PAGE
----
Order Water Instead
When you go out to eat, there are practically limitless options of drinks available, ranging from sugary sodas to carb-heavy beers. But, do you really need them?
I don’t think so. You can order water instead, and drink it throughout your meal.
Not only will this help you to stay hydrated throughout, drinking water actually aids in digestion, helping your body to better absorb the nutrients in your food. It also can offset the effects of eating high-sodium foods, something plaguing many restaurant options.
Choose the Salad
If a meal comes with an optional salad, always say yes. Especially if the main course is light on veggies.
If you’re considering an appetizer beforehand, don’t go for the cheese sticks or the nacho platter – choose the salad, and make your meal a more well-rounded eating experience.
According to research from Pennsylvania State University, ordering the salad will also temper your appetite, so you won’t go all out on the main course, keeping your overall calorie intake low.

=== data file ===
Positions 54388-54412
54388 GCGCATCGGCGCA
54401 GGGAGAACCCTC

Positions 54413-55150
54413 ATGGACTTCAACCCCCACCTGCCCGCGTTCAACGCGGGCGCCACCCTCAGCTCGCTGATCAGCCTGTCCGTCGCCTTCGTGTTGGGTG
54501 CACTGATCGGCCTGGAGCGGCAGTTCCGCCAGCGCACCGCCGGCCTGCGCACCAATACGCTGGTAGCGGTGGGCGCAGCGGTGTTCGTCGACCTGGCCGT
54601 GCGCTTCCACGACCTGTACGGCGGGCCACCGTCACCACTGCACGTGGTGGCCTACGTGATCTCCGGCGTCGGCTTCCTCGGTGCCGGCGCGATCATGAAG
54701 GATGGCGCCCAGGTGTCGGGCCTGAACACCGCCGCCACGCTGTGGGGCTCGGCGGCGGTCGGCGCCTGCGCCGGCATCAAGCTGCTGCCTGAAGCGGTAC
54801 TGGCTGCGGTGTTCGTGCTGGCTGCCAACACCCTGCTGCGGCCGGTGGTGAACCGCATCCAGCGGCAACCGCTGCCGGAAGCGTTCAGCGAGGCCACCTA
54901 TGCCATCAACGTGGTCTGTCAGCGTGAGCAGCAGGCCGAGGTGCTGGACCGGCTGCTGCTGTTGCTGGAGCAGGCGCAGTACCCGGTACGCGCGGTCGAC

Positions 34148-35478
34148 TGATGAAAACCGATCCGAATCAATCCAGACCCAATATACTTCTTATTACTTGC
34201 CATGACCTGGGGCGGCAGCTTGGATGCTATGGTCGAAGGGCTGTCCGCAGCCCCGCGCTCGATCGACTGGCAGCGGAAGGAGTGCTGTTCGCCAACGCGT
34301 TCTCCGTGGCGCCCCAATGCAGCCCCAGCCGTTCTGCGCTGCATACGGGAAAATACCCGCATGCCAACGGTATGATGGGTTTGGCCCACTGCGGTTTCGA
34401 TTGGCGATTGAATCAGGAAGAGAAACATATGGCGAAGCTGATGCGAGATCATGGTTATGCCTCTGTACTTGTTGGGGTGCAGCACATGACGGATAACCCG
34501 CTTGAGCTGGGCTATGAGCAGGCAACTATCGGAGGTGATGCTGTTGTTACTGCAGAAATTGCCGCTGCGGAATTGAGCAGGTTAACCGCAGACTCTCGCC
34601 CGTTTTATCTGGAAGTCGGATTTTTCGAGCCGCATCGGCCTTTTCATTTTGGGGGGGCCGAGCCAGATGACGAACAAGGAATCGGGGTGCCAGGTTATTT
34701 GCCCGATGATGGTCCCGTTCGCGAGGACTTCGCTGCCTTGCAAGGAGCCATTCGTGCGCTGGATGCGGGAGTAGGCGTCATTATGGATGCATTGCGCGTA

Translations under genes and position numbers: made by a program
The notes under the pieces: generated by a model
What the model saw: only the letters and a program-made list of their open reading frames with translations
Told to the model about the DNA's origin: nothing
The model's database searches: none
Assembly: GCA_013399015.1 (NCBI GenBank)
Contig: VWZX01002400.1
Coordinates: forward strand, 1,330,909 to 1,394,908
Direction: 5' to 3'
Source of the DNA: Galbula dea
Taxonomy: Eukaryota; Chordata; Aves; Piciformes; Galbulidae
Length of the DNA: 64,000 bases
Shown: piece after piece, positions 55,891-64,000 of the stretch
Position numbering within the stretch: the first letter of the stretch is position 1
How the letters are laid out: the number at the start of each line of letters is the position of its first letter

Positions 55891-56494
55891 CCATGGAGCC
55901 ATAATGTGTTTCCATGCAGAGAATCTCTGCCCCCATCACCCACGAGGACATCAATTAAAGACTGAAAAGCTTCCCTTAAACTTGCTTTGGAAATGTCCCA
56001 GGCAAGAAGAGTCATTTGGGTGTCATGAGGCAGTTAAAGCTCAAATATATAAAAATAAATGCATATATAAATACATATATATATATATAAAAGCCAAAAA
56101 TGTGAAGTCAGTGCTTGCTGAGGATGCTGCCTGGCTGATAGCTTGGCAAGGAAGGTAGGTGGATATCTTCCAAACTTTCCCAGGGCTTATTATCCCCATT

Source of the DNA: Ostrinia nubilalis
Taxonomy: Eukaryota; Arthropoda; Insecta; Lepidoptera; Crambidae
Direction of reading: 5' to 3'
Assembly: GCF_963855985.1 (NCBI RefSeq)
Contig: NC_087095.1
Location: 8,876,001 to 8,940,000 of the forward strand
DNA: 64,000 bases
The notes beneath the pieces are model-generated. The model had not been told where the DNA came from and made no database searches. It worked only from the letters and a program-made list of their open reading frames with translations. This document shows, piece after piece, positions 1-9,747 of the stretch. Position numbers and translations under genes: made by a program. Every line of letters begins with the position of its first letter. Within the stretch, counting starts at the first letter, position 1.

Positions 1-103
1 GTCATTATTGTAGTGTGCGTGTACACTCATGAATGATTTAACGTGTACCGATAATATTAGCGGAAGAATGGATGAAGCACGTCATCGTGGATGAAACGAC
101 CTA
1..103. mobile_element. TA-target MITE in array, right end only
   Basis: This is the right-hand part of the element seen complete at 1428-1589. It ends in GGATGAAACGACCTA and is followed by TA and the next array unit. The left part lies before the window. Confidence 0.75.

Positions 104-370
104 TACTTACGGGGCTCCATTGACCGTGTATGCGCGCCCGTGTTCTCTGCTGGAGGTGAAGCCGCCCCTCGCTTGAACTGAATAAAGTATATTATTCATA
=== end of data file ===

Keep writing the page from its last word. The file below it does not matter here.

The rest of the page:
Avoid Salad Extras
Salads can be topped with all sorts of extras, and the calories add up pretty quickly if you aren’t careful.
So say no to the bacon bits, fried noodles, creamy dressings, croutons, and cheese. And most importantly, don’t coat it in dressing. Instead, load up on the raw vegetables, and even add on some fruit or chopped nuts.
A salad should not be a fatty, unhealthy addition to your meal. It should be light, appetizing, and nutritious. Keep it that way!
Say No to Bread Baskets and Chips
A lot of restaurants these days offer unlimited bread sticks or bowl after bowl of chip refills. While this might be a great business model for the restaurant, enticing hungry customers to fill up on cheap sides, it’s a terrible idea for your health.